Sometimes London can start to grind down on us and when we are in need of some famous UK bucolic countryside with fresh air, wisteria and stone walls we swap Victorian houses and glass skyscrapers for the trees and fields of Oxfordshire.
On a perfectly autumnal morning in November we decided to leave London behind in search of golden leaves, friendly animals and adventure playgrounds on a visit to The Cotswold Wildlife Park.
Mr John Heyworth started the Cotswold Wildlife Park in 1970 at Bradwell Grove to share his love of nature with as many people as possible and he has certainly succeeded in his aims as his son Reggie now runs this very popular family friendly attraction. The park is now a delight to all with its beautifully landscaped gardens, the imposing manor house and the friendliest of animals.
First up the toddler, who is very much a train enthusiast, is attracted to the narrow-gauge railway and we all climb aboard on a circular route around the Park. We waved frantically at the flamingoes that were having a siesta on one leg and waved hello to all the goats, camels and ponies we could see. The mighty daddy rhino Monty had us gobsmacked by his sheer size (adults included) and we were also lucky enough to be acquainted with baby Stella, the most recent addition to the Rhino family and the park as a whole. The train ride costs £1 per ride with under 3’s going free. Fun fact, the narrow-gauge railway was officially opened by David Cameron back in in 2007 when he was the local MP, and I am told he also named one of the female Rhinos ‘Nancy’ in honour of his daughter.
After our train ride we took a stroll along the giraffe walkway where we made eye contact with several of our most favourite long necked mammals, roamed amongst the bushy tailed Lemurs (all 26 of them) and waddled along with the Penguins in the Walled Garden.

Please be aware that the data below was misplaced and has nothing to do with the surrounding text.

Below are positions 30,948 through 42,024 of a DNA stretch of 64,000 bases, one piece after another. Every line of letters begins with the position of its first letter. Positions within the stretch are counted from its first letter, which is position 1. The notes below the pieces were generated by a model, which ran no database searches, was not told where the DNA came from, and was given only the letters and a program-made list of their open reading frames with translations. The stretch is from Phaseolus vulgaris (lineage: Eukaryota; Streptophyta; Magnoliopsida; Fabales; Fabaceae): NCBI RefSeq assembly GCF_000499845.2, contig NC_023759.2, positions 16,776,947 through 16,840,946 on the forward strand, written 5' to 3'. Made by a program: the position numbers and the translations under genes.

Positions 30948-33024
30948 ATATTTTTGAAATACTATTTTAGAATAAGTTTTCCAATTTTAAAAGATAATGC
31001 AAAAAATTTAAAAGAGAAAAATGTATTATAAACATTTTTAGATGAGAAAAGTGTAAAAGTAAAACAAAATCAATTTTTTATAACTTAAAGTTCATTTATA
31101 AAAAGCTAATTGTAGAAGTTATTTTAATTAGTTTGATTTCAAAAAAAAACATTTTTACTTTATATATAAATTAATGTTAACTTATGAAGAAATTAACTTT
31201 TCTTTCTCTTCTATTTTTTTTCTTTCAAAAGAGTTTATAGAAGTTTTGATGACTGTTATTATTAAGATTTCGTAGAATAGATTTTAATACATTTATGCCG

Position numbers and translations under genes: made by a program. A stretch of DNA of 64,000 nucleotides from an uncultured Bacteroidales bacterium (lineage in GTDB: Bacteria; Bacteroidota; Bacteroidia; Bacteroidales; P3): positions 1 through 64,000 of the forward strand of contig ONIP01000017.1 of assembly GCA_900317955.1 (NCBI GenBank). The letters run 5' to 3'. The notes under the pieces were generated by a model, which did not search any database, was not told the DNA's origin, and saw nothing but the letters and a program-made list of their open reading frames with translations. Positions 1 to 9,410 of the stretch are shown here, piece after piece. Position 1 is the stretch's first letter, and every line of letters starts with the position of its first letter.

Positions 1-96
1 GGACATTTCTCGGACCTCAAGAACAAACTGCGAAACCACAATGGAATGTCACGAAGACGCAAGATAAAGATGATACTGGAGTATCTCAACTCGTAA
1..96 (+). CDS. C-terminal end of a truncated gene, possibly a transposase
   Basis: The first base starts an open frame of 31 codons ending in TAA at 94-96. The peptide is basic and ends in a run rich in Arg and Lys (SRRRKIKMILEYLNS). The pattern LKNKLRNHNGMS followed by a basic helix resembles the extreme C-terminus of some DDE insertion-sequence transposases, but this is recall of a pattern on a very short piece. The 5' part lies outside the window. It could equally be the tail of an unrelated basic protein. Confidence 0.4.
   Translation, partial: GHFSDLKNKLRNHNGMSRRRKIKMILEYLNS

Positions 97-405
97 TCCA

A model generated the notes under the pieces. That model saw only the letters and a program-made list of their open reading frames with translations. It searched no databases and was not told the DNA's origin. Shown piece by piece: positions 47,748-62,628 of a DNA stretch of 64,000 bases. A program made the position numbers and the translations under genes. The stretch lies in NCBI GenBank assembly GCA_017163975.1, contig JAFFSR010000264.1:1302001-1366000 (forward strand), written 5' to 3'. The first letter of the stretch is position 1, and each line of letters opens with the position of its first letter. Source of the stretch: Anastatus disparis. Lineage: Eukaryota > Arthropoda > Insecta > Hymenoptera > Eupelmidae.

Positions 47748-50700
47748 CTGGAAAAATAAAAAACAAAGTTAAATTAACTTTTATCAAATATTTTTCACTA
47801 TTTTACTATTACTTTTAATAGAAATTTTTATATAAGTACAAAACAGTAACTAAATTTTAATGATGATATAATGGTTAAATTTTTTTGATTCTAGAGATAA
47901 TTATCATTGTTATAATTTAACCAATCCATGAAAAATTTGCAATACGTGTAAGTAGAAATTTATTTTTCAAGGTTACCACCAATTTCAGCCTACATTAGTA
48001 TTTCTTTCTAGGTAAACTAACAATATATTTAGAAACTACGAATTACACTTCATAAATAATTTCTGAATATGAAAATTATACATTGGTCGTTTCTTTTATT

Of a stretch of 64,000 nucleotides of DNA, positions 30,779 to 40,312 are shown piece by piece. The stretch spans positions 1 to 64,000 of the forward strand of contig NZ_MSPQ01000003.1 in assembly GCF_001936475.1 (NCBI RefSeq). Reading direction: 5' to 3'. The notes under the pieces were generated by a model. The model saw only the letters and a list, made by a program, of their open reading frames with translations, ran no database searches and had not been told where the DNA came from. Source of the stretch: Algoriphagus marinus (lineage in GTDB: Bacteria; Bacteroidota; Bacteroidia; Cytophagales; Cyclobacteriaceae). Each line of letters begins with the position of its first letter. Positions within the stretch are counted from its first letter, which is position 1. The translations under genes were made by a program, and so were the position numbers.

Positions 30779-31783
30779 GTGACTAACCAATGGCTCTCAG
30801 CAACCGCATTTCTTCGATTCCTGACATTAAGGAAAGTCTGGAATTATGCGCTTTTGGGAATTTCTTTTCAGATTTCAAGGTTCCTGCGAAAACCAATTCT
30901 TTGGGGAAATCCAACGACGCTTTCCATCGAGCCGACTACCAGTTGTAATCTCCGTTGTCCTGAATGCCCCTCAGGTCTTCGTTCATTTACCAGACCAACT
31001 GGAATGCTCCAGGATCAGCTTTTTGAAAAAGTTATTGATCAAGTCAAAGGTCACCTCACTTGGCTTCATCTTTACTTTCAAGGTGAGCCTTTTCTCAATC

The next stop and most likely the highlight of our visit with a nearly three year old was the Skymaze Adventure playground where we climbed over 20 feet high on to the interconnecting tree houses and walkways with jungle bridges and slides. We zipped around on the zip wires, got sand in our feet in the sand pit and enjoyed running the place down. We tried to outdo the lemurs and climbed up and down the tree house a few times, until grandma’s knees could not take any more climbing, so we moved on to say hello to the friendliest ponies and the African Pygmy Goats.
After much creative outdoor play with the toddler we were all famished so we stopped in the Oak Tree Restaurant for a quick snack and a little rest before we could find our way to join penguins for their dinner time which was a fishy feast. Penguin feeding time is very popular with kids and their families. They are fun to watch and the kids get to observe and learn more about their behaviour, their swimming skills and their waddling walks. We giggled a lot and joined in the fun alongside other kids with the uuuhh, and aaahhs at the penguins showing off their skills.
After dinner with the penguins we enjoyed strolling around the beautiful landscaped gardens and tired the toddler out a bit more. The gardens create a beautiful surrounding for the animals as well as the many visitors to the site and the park is dog friendly too (which means you can stroll along with your pooch and take in the beauty of the changing seasons).
Cotswold Wildlife Park does a lot of conservation work and hosts various yearly events including Lemur Week, Penguin Day and Rhino Month and has raised over £120,000 for conservation work in Africa in the last ten years through various fundraising events.
The Park relies completely on visitors and receives no outside help from other sources and their admission prices remain one of the lowest in the UK with the online e-ticket prices not increasing since 2014.
There are plenty of other activities for children and teens at the park including the Junior Keeper Experience where young people can see what it is like to care for these amazing animals. There are also seasonal events as well as the daily activities that run throughout the year. Check out what is on here (and start planning).
Cotswold Wildlife Park is open daily and entry is £16 at the gate for an adult ticket and £14 for an e-ticket with children from 3 to 16 paying £10.50 at the gate and £9.50 online and under 3 going free. More info and booking here.